GRAND RAPIDS, Mich. (WOOD) — A grand jury indicted an area doctor Wednesday accused of improperly prescribing thousands of opioid prescriptions.
Richard Piazza was indicted on multiple counts on Feb. 27, including one for distributing controlled substances and three for possessing those same substances.
In a criminal complaint, a Drug Enforcement Administration task force member said Piazza had been writing bad prescriptions for opioids like oxycodone, hydrocodone and Dilaudid and anti-anxiety medications like diazepam since December 2017.
Court documents note the DEA was tipped off by a pharmacist who noticed he was writing thousands of prescriptions for opioids. The pharmacist thought it was odd given Piazza worked at the Society of Healing Arts Institute in Grand Rapids’ Eastown neighborhood, a holistic medicine clinic.
Clinic owner Paul Farage said he hired Piazza to certify people for medical marijuana, but had to fire him in the summer of 2018.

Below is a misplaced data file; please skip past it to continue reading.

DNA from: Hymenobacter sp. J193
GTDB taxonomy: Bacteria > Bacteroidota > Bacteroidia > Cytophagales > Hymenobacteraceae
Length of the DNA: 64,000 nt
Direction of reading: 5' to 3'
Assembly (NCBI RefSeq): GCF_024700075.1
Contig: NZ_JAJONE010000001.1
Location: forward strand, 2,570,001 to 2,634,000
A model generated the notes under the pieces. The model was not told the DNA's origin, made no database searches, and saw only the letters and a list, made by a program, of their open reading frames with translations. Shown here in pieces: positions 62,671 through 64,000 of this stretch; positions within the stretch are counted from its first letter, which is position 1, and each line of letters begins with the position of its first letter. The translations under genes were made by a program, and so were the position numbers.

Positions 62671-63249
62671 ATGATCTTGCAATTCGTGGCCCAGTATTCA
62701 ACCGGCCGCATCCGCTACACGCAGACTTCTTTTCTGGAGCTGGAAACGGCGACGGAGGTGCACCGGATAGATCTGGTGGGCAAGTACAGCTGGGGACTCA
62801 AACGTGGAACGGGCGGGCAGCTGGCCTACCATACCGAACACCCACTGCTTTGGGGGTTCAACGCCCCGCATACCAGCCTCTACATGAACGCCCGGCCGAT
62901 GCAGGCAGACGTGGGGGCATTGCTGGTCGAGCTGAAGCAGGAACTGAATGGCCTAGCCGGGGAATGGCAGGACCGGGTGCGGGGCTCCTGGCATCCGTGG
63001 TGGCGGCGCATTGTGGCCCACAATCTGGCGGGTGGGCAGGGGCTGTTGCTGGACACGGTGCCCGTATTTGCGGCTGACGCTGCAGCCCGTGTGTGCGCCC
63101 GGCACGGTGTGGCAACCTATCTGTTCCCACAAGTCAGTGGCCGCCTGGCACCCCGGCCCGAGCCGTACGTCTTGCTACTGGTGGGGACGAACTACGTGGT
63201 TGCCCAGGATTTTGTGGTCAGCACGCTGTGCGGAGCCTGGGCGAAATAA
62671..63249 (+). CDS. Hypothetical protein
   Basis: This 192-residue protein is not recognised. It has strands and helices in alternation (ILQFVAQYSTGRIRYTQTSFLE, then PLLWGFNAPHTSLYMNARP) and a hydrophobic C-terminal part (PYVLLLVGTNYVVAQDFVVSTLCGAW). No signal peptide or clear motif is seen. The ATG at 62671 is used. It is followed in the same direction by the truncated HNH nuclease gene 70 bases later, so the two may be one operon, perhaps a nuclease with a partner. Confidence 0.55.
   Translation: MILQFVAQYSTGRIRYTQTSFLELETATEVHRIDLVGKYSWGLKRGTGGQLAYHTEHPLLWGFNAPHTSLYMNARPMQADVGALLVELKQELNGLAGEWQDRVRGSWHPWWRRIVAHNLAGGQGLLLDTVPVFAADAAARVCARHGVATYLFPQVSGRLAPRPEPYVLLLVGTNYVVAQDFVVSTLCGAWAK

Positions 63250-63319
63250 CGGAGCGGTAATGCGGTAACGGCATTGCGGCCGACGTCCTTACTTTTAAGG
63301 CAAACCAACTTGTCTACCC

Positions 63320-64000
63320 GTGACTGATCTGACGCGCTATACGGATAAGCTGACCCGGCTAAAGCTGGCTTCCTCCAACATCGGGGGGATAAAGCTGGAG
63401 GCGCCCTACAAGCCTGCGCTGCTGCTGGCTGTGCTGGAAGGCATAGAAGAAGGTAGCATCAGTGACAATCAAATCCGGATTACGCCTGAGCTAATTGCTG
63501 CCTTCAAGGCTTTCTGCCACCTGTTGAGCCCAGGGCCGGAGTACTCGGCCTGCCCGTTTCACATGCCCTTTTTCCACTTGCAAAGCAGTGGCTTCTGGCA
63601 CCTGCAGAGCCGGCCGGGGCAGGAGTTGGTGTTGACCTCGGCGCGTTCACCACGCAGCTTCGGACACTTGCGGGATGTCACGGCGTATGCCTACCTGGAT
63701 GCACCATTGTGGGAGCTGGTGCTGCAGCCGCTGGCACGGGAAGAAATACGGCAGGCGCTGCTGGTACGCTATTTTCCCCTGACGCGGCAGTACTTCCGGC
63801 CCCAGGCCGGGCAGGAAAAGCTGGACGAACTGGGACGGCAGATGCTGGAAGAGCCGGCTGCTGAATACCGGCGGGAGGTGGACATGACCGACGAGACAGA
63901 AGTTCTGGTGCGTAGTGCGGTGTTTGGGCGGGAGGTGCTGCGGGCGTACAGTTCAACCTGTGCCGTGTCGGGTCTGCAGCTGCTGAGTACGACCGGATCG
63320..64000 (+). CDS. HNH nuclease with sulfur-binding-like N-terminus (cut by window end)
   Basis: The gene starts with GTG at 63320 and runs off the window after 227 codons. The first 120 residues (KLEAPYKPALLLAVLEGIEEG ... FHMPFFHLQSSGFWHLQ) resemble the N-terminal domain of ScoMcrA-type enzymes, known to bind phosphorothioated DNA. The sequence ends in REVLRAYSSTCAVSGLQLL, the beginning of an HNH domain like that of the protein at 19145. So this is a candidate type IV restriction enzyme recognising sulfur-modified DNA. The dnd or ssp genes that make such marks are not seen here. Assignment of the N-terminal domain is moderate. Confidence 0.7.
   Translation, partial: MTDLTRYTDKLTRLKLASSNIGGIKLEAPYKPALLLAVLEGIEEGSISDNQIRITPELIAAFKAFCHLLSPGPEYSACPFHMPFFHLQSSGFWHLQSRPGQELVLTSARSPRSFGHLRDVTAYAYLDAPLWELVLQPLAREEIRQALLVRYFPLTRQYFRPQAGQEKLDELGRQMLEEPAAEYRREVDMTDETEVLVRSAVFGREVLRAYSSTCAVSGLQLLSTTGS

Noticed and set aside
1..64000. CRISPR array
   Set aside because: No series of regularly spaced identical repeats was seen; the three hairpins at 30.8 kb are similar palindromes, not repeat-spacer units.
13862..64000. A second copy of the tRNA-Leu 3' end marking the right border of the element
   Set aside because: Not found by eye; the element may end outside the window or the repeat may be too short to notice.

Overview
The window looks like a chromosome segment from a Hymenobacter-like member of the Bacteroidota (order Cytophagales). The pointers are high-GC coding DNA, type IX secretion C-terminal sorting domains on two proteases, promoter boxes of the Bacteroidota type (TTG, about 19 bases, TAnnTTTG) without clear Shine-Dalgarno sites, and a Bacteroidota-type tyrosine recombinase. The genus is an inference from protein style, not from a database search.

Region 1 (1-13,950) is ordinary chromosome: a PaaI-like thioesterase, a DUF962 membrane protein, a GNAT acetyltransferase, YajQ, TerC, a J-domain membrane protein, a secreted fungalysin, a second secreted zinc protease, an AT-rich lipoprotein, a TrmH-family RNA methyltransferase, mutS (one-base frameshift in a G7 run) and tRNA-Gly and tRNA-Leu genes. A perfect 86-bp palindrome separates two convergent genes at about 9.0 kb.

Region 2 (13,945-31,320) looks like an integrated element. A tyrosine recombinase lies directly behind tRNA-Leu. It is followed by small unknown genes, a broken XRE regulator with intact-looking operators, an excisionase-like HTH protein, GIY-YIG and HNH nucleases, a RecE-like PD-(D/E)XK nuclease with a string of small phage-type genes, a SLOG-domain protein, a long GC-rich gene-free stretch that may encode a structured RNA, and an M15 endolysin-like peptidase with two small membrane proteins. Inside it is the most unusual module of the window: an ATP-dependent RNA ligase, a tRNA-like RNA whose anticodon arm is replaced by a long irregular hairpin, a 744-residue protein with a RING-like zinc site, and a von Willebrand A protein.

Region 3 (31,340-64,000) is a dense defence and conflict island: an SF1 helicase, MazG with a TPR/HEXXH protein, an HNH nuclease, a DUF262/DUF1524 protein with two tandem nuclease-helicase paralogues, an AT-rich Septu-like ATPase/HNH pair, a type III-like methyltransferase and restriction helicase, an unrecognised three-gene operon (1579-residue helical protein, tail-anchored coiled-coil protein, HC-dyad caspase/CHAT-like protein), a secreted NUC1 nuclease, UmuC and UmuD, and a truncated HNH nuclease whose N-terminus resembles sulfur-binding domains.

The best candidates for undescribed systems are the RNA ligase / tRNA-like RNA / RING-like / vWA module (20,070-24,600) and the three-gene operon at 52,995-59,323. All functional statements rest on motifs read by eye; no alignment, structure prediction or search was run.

“I found out the beginning of January, or maybe March, that something was going on because we were getting calls from pharmacies about prescriptions that were not being done here,” Farage told 24 Hour News 8 last month.
“There were too many people he was bringing in through the back door,” Farage said. “I did not put together that any of them could be here illegally or getting prescriptions illegally. What I saw was that the doctor had a side business and was not including this office.”
Two men told investigators in January of 2018 they got prescriptions from Piazza so they could sell the pills on the street. In exchange, they gave him money or other drugs, including crystal meth.
Piazza, an osteopathic medicine doctor, previously gave up his licenses in Kansas for over-prescribing and in California for an unknown reason.
The investigation into his practices here in Michigan will continue.